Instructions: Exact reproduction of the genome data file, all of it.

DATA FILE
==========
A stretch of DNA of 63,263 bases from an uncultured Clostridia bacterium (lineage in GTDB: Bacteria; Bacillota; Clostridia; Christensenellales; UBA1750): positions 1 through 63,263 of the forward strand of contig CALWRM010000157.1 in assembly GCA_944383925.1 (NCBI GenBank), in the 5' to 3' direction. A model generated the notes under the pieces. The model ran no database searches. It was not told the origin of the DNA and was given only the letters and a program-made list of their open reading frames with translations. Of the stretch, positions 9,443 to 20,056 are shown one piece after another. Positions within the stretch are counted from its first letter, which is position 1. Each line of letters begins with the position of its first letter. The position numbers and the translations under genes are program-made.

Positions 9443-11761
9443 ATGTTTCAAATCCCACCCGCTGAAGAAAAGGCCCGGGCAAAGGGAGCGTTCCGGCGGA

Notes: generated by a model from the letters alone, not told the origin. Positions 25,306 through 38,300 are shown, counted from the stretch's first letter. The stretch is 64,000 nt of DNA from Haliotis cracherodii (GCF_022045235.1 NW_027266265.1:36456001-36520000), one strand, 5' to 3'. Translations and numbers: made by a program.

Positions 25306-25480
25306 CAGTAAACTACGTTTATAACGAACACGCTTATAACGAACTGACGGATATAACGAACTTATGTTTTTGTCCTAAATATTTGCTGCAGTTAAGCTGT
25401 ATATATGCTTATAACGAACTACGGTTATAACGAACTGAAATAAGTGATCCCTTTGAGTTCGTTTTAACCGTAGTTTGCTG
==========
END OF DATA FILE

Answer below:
A stretch of DNA of 63,263 bases from an uncultured Clostridia bacterium (lineage in GTDB: Bacteria; Bacillota; Clostridia; Christensenellales; UBA1750): positions 1 through 63,263 of the forward strand of contig CALWRM010000157.1 in assembly GCA_944383925.1 (NCBI GenBank), in the 5' to 3' direction. A model generated the notes under the pieces. The model ran no database searches. It was not told the origin of the DNA and was given only the letters and a program-made list of their open reading frames with translations. Of the stretch, positions 9,443 to 20,056 are shown one piece after another. Positions within the stretch are counted from its first letter, which is position 1. Each line of letters begins with the position of its first letter. The position numbers and the translations under genes are program-made.

Positions 9443-11761
9443 ATGTTTCAAATCCCACCCGCTGAAGAAAAGGCCCGGGCAAAGGGAGCGTTCCGGCGGA

Notes: generated by a model from the letters alone, not told the origin. Positions 25,306 through 38,300 are shown, counted from the stretch's first letter. The stretch is 64,000 nt of DNA from Haliotis cracherodii (GCF_022045235.1 NW_027266265.1:36456001-36520000), one strand, 5' to 3'. Translations and numbers: made by a program.

Positions 25306-25480
25306 CAGTAAACTACGTTTATAACGAACACGCTTATAACGAACTGACGGATATAACGAACTTATGTTTTTGTCCTAAATATTTGCTGCAGTTAAGCTGT
25401 ATATATGCTTATAACGAACTACGGTTATAACGAACTGAAATAAGTGATCCCTTTGAGTTCGTTTTAACCGTAGTTTGCTG